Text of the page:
SOCCER'S A KICK: AMERICANS SHOULD GIVE IT A SHOT.
For the millions of Americans who rail against soccer as irrelevant and boring, who say it can never have a mainstream following in the United States, I present proof to the contrary.
I became a soccer fan long before David Beckham decided to join the Los Angeles Galaxy.
I grew up in the shadows of New York watching basketball, football, baseball and hockey while thumbing my nose at soccer. No one in my family played soccer or watched it, and my parents and grandparents did not arrive from a foreign land where the sport is burned into the soul and passed on to the children.
Yet, now I love it, and for weeks I have looked forward to today, my Super Bowl day, when Liverpool and AC Milan play to become champions of Europe. The game is on ESPN2, but thankfully ESPN is yet to overbroadcast soccer in a pop-cultural way so it will not ruin the game with over-dramatization or analysis.
I am by most standards a typical American, except I learned to appreciate the beautiful game of soccer when I tired of the homogenized style of big-time American professional sports.
Liverpool, one of the top teams in England, plays AC Milan, one of Italy's best sides, today in Athens, Greece, in the Champions League title game. (For the soccer illiterate, it is the championship of Europe). This match speaks of the wondrous reasons I adore soccer.
Imagine the Dodgers, in midseason, traveling to Costa Rica to play a local professional baseball team in a tournament. Or the Lakers, in December, playing a team from Cuba as part of an in-season, months-long tournament. Try to get some union or spoiled superstar to agree to that in this country.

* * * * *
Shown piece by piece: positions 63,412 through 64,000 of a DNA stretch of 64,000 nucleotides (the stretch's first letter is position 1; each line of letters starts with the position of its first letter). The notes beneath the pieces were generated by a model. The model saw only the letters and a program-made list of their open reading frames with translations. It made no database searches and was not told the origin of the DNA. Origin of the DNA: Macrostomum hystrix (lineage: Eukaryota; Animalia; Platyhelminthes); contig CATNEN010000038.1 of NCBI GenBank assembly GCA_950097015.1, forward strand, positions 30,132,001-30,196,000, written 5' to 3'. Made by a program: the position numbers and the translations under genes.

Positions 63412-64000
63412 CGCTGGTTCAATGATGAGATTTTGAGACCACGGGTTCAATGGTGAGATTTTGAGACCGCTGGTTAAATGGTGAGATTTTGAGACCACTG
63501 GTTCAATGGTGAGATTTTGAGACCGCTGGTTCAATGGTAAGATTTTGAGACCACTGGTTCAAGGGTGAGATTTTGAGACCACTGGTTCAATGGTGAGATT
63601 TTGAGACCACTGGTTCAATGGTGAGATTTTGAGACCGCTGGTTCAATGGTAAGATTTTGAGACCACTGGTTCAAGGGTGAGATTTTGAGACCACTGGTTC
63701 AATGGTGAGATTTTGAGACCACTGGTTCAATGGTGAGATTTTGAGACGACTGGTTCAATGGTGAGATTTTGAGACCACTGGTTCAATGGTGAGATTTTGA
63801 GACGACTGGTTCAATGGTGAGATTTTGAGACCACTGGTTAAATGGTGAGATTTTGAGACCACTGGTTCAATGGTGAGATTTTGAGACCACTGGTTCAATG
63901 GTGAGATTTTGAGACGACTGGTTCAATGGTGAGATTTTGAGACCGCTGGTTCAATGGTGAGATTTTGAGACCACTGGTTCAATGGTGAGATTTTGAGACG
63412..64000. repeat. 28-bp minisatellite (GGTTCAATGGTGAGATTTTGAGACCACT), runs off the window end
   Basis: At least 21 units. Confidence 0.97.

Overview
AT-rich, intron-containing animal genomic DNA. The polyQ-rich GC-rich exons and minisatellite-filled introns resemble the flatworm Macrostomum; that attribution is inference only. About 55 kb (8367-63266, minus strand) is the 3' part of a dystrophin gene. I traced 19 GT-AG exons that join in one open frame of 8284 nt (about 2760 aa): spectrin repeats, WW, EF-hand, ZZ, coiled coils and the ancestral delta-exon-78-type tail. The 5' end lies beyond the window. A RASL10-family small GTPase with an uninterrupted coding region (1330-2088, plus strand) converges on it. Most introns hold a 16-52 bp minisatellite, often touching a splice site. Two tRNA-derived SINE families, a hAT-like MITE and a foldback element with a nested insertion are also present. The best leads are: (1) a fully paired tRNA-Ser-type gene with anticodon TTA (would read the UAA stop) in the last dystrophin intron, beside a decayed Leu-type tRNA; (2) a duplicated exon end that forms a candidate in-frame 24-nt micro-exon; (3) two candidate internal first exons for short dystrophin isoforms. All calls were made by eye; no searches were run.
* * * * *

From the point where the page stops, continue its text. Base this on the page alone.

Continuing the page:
Yet Liverpool and AC Milan, and all the best clubs in the world, take part in these tournaments annually despite playing in different leagues, and despite the possibility of international humiliation.
Liverpool, which plays in England's Premier League, survived a qualifying round and a four-team, six-game group stage. The Reds then won three more two-game, total-goals knockout series to reach Athens. In the process, Liverpool played 14 extra games and defeated European giants Barcelona and Chelsea. AC Milan, which plays in Italy's Serie A, traveled a similar path.
And Liverpool and AC Milan navigated the course during their 38-game regular-season domestic schedule. And today's winner advances to a club world cup, which pits the winners from each region to decide a global champion.
Since there are no postseason playoffs to determine the league champions in Europe, the Champions League gives supporters (we don't call them fans) reason to remain interested despite neither club being in contention for the league title.
Other in-season cup tournaments exist, creating interest for many of the teams not at the top of their tables (we don't call them standings). In Spain's La Liga, Getafe is in eighth place but plays FC Sevilla next month in the league's in-season Copa del Rey championship. Yes, it is reason for the Getafe supporters to remain interested.
There is also relegation and promotion, two of the most interesting facets of foreign-land soccer. In short, clubs finishing at the bottom of the table get dropped down to the league beneath them the next season. The clubs finishing at the top of the lower-tier leagues each move up. In England, dropping from the Premiership to the Coca-Cola League Championship (the second tier) is estimated to cost a club $60million to $100million.
Relegation creates late-season excitement for even the worst clubs, and it gives everyone a reason to continue watching.
Think Major League Baseball attendance would increase in Kansas City and Tampa Bay if finishing last meant demotion to Class AAA? How about Las Vegas or Salt Lake City vying for promotions to the majors?
MLS fills the void
My infatuation with soccer (yes, I call it football at home) extends here, to Major League Soccer. I need something to fill the summer void, and the United States is one of the few places not to play a fall-through-spring schedule.